Regina and Ronnie had been dating for a year, so she wasn’t surprised when he called to tell her to meet him at Monte’s that night.  He had an important issue to discuss.

She guessed what that issue was, and her friends all agreed; he was going to propose.

When she showed up at Monte’s in Bay Ridge, she had on her favorite green dress.  Her hair, nails and face were made up.  The moment had to be perfect.  It was going to be a night worth remember.

She looked around.  Ronnie had chosen well.  The restaurant screamed romance.  The small room was filled with wooden tables covered in understated china and linen tablecloths.  The only light came from candles.

Ronnie was already there.  She stood at the entrance watching the man she loved play with his necktie as he looked at the menu.  Looking up, he smiled and waved her over.

“You look very handsome tonight.”  She said once they had ordered.

“Thanks.”  He started speaking at least three times, but would stop.  She found his nervousness endearing.

The wine came, and Ronnie gulped down two glasses before pouring one for her.

Taking pity on him, she said, “You have something to ask me.  The sooner you ask, the sooner I can say ‘yes’.”

He sagged in relief and pulled something out of his pocket.

“Get down on one knee.”  She ordered before he ruined the moment.

He went down without hesitating.  People were looking.  It was going to happen.  She held her breath.

“Regina.”  He took her hand, kissed it, and placed something inside.  “Will you move in with me?”

“What?”  She looked at the key in her hand, and then into his expectant green eyes.  Why had she never noticed how beady they were?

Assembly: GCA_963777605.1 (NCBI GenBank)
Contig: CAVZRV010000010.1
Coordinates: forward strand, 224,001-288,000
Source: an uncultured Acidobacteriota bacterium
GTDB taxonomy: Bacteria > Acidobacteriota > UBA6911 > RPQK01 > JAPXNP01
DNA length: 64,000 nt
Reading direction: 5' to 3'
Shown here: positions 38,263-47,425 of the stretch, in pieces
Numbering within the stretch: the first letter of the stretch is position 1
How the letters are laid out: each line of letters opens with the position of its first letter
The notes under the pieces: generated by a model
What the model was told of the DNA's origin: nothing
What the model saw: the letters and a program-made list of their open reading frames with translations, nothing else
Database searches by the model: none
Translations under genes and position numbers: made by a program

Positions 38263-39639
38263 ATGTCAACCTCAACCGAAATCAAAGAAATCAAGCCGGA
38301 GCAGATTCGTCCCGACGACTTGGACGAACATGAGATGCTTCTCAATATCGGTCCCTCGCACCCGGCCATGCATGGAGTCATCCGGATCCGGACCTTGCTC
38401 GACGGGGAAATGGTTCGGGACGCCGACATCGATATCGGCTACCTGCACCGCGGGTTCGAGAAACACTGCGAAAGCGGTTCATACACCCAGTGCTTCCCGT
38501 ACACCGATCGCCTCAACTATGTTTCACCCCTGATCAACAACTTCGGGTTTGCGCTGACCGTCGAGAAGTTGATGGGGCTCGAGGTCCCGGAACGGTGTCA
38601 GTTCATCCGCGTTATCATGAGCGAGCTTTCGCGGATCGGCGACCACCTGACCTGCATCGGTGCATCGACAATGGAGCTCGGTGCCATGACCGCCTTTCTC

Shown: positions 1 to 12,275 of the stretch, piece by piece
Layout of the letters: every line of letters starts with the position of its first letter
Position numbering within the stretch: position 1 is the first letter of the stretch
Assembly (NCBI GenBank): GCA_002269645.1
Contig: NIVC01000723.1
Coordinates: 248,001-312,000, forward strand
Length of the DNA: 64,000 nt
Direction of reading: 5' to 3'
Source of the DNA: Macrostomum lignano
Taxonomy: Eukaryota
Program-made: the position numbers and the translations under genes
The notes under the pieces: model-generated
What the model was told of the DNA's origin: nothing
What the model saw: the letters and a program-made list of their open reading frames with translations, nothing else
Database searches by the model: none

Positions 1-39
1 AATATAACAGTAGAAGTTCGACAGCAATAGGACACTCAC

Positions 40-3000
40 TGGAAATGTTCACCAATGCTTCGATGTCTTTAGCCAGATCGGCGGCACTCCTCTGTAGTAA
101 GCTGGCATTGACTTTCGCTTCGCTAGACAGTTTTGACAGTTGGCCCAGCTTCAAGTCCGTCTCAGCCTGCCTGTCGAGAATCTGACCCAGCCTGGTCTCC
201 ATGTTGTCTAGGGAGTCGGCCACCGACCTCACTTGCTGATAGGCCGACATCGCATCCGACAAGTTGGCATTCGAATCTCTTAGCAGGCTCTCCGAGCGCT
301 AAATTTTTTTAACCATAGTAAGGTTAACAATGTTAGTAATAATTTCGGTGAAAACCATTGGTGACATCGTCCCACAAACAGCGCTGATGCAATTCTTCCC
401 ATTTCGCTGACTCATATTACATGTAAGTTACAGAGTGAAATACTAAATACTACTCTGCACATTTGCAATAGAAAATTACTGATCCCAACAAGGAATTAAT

Every eye in the place was still on them.  “Get back in your seat.”  She spoke through clenched teeth.

Confused, he did as he was told. “What’s wrong?”

“You gave me a key.  I expected a ring.”

“This is just like a ring.”

If it was meant as a joke, she didn’t find it funny.  “No.  Not even close.”

“You said you were ready to say ‘yes’.”

“I expected a marriage proposal.  Not this.”  She let the key fall out of her hand onto the table.

“Living together is just like being married,” he protested.

“Really?”  He nodded.  “Didn’t you live with Mary?”

“Yes.”

“And Rita?”

“You know I did.”

“And Diane.”

“Yes.”

“And it was just like being married.”

“Yes.”

“Each time?”

“Absolutely.”

“So, basically, you’ve have three failed marriages and want me to be number four?”  She was getting louder with each word.

“Come on, don’t look at it like that.”

“How should I look at it?”

“Calm down.”  A deep baritone intruded into their discussion.

She spun around.  The voice belonged to a handsome man with soft brown eyes, tanned skin and a mustache.  He was well dressed, but his calloused hands said he worked for a living.  “Why should I?”

“Because commitment scares him.”  He pointed his thumb at Ronnie.  “And a beautiful lady like you deserves better.”

“Watch it.” Ronnie growled, and started to stand.

He raised an eyebrow.  “You going to propose to her?” Ronnie clamped his jaw shut.  “Didn’t think so.”

Regina tilted her head.  “Are you ‘better’?”

“Most definitely.”

She liked his confidence.

“If you’re finished here, please join me and my parents for dinner.  We’re celebrating their anniversary.”

She hesitated.  “Dinner?”

“Sure.  If things go well, we’ll see a movie tomorrow.  If things go really well, which I hope they do, I’ll offer you a real commitment.”

She picked up her purse and walked over to the seat he held out for her.  “I’m Regina DeVito.”

“Sal Gilli.”

Regina never looked back.

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